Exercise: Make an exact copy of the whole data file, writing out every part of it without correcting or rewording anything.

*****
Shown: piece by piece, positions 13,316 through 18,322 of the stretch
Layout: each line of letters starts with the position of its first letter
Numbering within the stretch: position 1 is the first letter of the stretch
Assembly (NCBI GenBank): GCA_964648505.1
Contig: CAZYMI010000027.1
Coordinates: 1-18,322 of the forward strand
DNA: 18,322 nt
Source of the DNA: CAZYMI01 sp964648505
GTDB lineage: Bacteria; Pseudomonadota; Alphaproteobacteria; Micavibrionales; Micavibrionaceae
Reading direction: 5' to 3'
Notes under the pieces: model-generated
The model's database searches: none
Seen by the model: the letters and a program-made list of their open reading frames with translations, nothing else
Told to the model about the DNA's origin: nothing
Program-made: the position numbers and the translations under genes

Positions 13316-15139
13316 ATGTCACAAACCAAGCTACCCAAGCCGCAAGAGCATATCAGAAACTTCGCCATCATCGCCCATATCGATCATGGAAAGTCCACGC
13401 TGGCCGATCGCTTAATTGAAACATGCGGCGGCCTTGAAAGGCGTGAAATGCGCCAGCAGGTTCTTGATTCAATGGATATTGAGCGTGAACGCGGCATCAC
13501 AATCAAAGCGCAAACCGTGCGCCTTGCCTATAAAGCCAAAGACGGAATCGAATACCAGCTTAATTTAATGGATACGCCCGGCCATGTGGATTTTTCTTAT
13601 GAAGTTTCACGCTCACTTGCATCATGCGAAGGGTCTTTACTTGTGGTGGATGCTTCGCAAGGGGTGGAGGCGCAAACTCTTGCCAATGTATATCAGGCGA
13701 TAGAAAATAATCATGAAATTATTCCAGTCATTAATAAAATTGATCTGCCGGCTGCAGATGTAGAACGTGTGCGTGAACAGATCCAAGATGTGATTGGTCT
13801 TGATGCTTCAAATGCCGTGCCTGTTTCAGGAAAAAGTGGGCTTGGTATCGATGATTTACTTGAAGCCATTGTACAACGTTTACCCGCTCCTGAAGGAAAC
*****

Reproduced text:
Shown: piece by piece, positions 13,316 through 18,322 of the stretch
Layout: each line of letters starts with the position of its first letter
Numbering within the stretch: position 1 is the first letter of the stretch
Assembly (NCBI GenBank): GCA_964648505.1
Contig: CAZYMI010000027.1
Coordinates: 1-18,322 of the forward strand
DNA: 18,322 nt
Source of the DNA: CAZYMI01 sp964648505
GTDB lineage: Bacteria; Pseudomonadota; Alphaproteobacteria; Micavibrionales; Micavibrionaceae
Reading direction: 5' to 3'
Notes under the pieces: model-generated
The model's database searches: none
Seen by the model: the letters and a program-made list of their open reading frames with translations, nothing else
Told to the model about the DNA's origin: nothing
Program-made: the position numbers and the translations under genes

Positions 13316-15139
13316 ATGTCACAAACCAAGCTACCCAAGCCGCAAGAGCATATCAGAAACTTCGCCATCATCGCCCATATCGATCATGGAAAGTCCACGC
13401 TGGCCGATCGCTTAATTGAAACATGCGGCGGCCTTGAAAGGCGTGAAATGCGCCAGCAGGTTCTTGATTCAATGGATATTGAGCGTGAACGCGGCATCAC
13501 AATCAAAGCGCAAACCGTGCGCCTTGCCTATAAAGCCAAAGACGGAATCGAATACCAGCTTAATTTAATGGATACGCCCGGCCATGTGGATTTTTCTTAT
13601 GAAGTTTCACGCTCACTTGCATCATGCGAAGGGTCTTTACTTGTGGTGGATGCTTCGCAAGGGGTGGAGGCGCAAACTCTTGCCAATGTATATCAGGCGA
13701 TAGAAAATAATCATGAAATTATTCCAGTCATTAATAAAATTGATCTGCCGGCTGCAGATGTAGAACGTGTGCGTGAACAGATCCAAGATGTGATTGGTCT
13801 TGATGCTTCAAATGCCGTGCCTGTTTCAGGAAAAAGTGGGCTTGGTATCGATGATTTACTTGAAGCCATTGTACAACGTTTACCCGCTCCTGAAGGAAAC